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look (at something) through rose-colored glasses

To assume a generally optimistic and cheerful attitude (toward something); to focus on the positive aspects (of something). Primarily heard in US. I know nostalgia can be misleading, but I really look at my childhood through rose-colored glasses. I think Mary is only capable of looking through rose-colored glasses, like she's in complete denial of the negative things in life!
See also: glass, look

rose-colored glasses

An unduly idealistic, optimistic, sentimental, or wistful perspective on or about something. Primarily heard in US. I know Sarah looks on our childhood with rose-colored glasses, but I can't put aside how difficult my parents' failing marriage was for all of us. Despite doing worse every quarter for the last two years, our boss keeps seeing the business through rose-colored glasses. You need to take off your rose-colored glasses for a moment and realize that there are serious problems in the world that need fixing.
See also: glass

wear rose-colored glasses

To assume an unduly optimistic and cheerful attitude (toward something); to focus solely or primarily on the positive aspects (of something). Primarily heard in US. Many of us wear rose-colored glasses when we think back to our childhoods. It's part of the reason nostalgia is such a powerful emotional draw. I find it a little irksome how you always wear rose-colored glasses, even in the worst of times!
See also: glass, wear

rose-colored

Of a shade of pink. I'm going to wear a rose-colored dress to the wedding this weekend. We love watching the rose-colored clouds at sunset.

through rose-colored glasses

with an attitude that things are better than they really are Looked at through rose-colored glasses, the story of women's role in the state's politics could be considered a success.
Usage notes: usually used with see something or look at something: The magazine had a habit of looking at social issues through rose-colored glasses.
See also: glass

rose-coloured glasses

  (British & Australian) also rose-colored glasses/rose-coloured spectacles (American & Australian/British)
if someone thinks about or looks at something with rose-coloured glasses, they think it is more pleasant than it really is She's nostalgic for a past that she sees through rose-colored glasses.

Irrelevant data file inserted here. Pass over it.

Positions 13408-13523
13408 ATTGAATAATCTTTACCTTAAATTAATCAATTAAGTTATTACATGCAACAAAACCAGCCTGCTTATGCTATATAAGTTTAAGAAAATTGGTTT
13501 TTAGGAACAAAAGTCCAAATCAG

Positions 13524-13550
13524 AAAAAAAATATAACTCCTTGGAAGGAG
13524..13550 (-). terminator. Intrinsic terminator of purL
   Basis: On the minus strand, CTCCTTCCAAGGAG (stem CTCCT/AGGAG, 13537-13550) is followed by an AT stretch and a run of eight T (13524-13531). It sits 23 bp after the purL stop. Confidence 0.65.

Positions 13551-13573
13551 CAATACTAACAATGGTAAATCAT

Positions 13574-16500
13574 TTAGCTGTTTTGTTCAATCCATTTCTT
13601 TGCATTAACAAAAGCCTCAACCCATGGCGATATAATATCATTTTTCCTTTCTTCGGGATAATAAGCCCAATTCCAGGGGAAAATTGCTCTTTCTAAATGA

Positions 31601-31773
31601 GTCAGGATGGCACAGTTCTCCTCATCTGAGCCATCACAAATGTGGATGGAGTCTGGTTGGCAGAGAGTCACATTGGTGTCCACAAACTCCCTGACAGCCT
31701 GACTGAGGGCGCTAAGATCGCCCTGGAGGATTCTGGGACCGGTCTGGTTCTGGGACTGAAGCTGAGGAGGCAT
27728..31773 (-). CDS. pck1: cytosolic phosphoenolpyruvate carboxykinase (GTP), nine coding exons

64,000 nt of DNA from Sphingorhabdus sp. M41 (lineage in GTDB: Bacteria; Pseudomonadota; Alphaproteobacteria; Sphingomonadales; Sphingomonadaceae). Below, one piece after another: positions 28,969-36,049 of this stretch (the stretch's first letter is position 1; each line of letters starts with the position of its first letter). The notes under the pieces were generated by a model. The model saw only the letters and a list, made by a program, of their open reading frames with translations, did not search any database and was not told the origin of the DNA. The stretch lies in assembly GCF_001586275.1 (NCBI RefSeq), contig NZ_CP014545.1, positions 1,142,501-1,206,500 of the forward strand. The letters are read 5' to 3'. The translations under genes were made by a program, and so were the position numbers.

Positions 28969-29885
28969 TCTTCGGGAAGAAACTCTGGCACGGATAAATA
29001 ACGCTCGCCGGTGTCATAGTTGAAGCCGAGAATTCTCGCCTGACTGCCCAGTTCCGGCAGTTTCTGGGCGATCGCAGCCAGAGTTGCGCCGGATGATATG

See also: glass

see through rose-colored glasses

Also, look through rose-colored glasses. Take an optimistic view of something, as in Kate enjoys just about every activity; she sees the world through rose-colored glasses, or If only Marvin wouldn't be so critical, if he could look through rose-colored glasses once in a while, he'd be much happier . The adjectives rosy and rose-colored have been used in the sense of "hopeful" or "optimistic" since the 1700s; the current idiom dates from the 1850s.
See also: glass, see

through rose-colored glasses

With an unduly cheerful, optimistic, or favorable view of things: see the world through rose-colored glasses.
See also: glass
References in periodicals archive ?
The end of King's book would also seem to demand a political narrative as a sequel: How did these free colored elites respond to the revolutionary process in both metropolis and colony?
Nothing big-time or anything like that, just an ordinary colored fellow doing the best I can with the best I've got.
Now, I know you don't know much about Alabama, but peckerwoods in Alabama would kill a colored man for waking up on Sunday.
Now, I don't believe they had real schools for colored then, and I only went because my mama was the sweetest woman on this earth and I would do anything my mama asked.
Virie used to be a pinup-girl for the colored boys during the war, but she was never what you would call a patriot.
There's not a white man alive don't think he can take care of business better than a colored man.
Although The Colored Museum established a formidable starting point, the exorcism of racist black stereotypes was a task too enormous to be accomplished with one work.
applied Gates's theory to African American theatre, more specifically to The Colored Museum.
The Colored Museum is, of course, set in a museum and leads us on a tour of exhibits, whereas Michael Henry Brown's King of Coons, though cinematic in scope, is placed in Hollywood.
I Ain't Yo' Uncle--The New Jack Revisionist Uncle Tom's Cabin premiered in 1990 and functions as a kind of bookend to The Colored Museum by harkening back to a significant source of many stereotypical characterizations of African Americans--the characters made famous in Harriet Beecher Stowe's Uncle Tom's Cabin.
The Short-Sighted Woman of the title is Victoria, a thirty-something Buppie who, like her counterpart, The Man in The Colored Museum's vingnette "Symbiosis," believes that getting rid of all vestiges of negritude is the key to black progress.
Through investigating the Mammy icon it signifies on The Colored Museum.
Just as The Colored Museum served to open the discussion among the artists presented here, this article can only begin to describe the many ways in which these texts engage each other and us in the process of rewriting ourselves and our stories.